Is it time to get rid of women in tech?
With International Women’s Day taking place this weekend, perhaps it’s time to reexamine the way we think about gender in the industry
What springs to mind when you hear the phrase “women in tech”? Maybe it’s a sassy young coder or quirky analyst from a TV show. Maybe it’s lunches and breakout sessions at tech conferences to network and discuss the problems of gender diversity (or lack thereof) and discrimination. Maybe it’s government initiatives to encourage girls and young women to pursue training and careers in STEM. At a push, maybe it’s a high-profile woman in the tech industry, like Sheryl Sandberg.
Even if it’s not one of the examples I”ve just listed, it’s probably fairly easy to come up with one archetype or another.
Now what if I ask you to think about a ‘man in tech’? While your mind might possibly flick to the ‘nerd’ stereotype, other than that it’s likely just a man, perhaps bearded and fairly casually dressed.
This is the fickle problem of ‘women in tech’ pitches and initiatives. By designating tech workers who identify as female as ‘women in tech’, we’re in danger of reinforcing the idea that this is not the norm – a woman in tech is a rare species, a delicate flower that must be protected, something unusual and irregular. A fish out of water, perhaps.
Drop the W
Of course, the tech industry isn’t the only one where women have had to fight for recognition. It was only in 2018 that women were able to fill roles in all areas of the British Armed Forces, including close combat, for example.
But when it comes to women in tech, I think a better example to look at is women in the police service.
Many readers will remember a time when police officers in the UK were divided into two categories: police officers and women police officers. This gave us PCs and WPCs, DCs and WDCs, and so on.
While women may not have had quite the same role as men when they were first allowed to join the police force in 1915, by the mid-to-late 20th Century they certainly did. In acknowledgement of that (perhaps belatedly), the “W” was dropped in 1999, with all police officers being just that – police officers – irrespective of their gender.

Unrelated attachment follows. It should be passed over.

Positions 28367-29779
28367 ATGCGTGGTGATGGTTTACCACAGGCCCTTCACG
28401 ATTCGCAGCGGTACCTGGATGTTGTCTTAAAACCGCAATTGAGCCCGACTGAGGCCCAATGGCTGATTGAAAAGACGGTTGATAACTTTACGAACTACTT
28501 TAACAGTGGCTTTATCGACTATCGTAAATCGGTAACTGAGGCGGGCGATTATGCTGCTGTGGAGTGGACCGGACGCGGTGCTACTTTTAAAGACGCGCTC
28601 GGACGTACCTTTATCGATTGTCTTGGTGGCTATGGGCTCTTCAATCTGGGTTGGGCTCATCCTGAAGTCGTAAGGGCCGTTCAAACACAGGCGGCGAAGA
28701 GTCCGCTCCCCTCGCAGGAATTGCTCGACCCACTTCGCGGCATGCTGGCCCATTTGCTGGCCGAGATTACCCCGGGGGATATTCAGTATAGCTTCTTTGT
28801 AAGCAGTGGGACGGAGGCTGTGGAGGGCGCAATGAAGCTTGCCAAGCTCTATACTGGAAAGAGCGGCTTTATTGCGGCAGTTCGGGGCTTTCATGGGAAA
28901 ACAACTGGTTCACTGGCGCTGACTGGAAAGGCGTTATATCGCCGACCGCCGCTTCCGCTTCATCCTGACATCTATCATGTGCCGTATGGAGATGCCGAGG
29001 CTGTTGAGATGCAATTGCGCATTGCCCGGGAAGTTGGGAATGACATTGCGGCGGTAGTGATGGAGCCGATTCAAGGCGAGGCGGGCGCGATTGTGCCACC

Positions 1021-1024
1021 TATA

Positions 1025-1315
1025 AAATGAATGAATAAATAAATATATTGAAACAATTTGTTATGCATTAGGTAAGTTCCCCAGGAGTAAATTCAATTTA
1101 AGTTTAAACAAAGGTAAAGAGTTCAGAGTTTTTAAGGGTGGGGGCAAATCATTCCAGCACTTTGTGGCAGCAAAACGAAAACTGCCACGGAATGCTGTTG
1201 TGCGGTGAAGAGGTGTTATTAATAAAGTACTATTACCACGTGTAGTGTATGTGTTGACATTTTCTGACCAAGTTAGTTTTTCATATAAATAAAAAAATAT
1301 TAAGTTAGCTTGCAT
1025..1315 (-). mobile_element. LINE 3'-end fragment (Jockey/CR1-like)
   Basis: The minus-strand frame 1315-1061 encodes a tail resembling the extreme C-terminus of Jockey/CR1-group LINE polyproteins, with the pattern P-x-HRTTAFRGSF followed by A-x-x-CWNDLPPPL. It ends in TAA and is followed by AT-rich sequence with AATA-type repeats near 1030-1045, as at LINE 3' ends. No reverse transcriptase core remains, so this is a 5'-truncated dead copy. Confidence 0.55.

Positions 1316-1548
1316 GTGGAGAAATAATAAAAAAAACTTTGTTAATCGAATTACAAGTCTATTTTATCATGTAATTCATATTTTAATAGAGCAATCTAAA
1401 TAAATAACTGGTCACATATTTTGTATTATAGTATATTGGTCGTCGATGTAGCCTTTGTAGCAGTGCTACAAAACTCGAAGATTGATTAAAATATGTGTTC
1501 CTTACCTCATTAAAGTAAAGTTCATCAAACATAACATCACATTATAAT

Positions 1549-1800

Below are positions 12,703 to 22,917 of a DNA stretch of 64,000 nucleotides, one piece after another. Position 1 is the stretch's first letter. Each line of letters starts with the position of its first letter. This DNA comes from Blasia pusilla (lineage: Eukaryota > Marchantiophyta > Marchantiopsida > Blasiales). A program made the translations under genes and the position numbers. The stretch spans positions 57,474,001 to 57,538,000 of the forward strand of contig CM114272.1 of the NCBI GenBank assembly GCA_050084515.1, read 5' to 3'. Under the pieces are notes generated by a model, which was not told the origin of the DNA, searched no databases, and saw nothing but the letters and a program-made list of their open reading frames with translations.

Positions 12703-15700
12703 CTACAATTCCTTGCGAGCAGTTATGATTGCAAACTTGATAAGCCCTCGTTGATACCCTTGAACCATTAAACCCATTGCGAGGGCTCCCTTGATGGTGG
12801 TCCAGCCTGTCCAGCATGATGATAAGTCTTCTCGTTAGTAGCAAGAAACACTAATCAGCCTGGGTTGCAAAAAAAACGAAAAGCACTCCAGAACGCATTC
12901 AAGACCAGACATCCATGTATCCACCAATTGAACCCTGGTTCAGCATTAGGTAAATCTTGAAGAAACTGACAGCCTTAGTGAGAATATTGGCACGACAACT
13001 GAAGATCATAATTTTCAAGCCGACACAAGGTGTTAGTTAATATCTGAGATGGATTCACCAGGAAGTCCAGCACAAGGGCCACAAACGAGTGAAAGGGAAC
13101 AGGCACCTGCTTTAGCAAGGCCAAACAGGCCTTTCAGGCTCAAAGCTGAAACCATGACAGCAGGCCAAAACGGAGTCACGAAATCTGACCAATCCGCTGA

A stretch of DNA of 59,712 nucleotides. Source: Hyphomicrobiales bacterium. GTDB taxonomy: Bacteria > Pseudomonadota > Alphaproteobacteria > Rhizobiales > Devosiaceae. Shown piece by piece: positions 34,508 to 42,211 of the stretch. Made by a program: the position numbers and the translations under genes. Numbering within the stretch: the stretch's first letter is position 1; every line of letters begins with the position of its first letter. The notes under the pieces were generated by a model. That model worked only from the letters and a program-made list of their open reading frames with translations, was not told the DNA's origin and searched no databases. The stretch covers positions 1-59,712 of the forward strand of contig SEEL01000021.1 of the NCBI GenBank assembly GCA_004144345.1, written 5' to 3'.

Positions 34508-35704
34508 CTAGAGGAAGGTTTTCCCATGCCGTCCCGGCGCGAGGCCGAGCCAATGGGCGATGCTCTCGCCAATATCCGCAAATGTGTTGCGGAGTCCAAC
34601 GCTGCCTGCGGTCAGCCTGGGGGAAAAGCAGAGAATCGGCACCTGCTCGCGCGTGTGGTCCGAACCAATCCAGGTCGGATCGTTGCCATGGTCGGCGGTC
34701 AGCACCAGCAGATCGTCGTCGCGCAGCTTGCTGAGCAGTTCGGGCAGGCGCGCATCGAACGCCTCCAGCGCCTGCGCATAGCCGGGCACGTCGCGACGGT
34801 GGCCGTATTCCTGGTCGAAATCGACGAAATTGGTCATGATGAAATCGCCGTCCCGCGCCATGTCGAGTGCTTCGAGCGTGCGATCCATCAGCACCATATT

That’s not to say that any differences or difficulties go unacknowledged and undealt with; The British Association for Women in Policing continues to exist and advocate for the needs and concerns of women working in the police service. But at a base level, removing the “W” from police ranks recognises there’s nothing fundamentally strange or different about a woman being a police officer.
This should be the case for women in the tech industry as well. “Female coders”, “geek girls”, “women in tech” should go the same way as the WPC – they are just coders, geeks, techies.
Striking a balance
Moving from a campaign for access and recognition to one of integration and inclusivity doesn’t mean we must never talk about issues affecting women in the tech industry ever again, though. In the same way that the British Association for Women in Policing continues to exist as an advocacy organisation even if women police have disappeared as a category, so we should continue to advocate for the voices and experiences of women in the tech industry.
But treating “women in tech” as some kind of special class does nothing more than reinforce the idea that a woman with a computer is an oddity, and further increase the ‘otherness’ felt by many women in a field that is often still hostile.
The ultimate law enforcement agency guide to going mobile
Best practices for implementing a mobile device programFree download
The business value of Red Hat OpenShift
Platform cost savings, ROI, and the challenges and opportunities of Red Hat OpenShiftFree download
Managing security and risk across the IT supply chain: A practical approach
Best practices for IT supply chain securityFree download
Digital remote monitoring and dispatch services’ impact on edge computing and data centres
Seven trends redefining remote monitoring and field service dispatch service requirementsFree download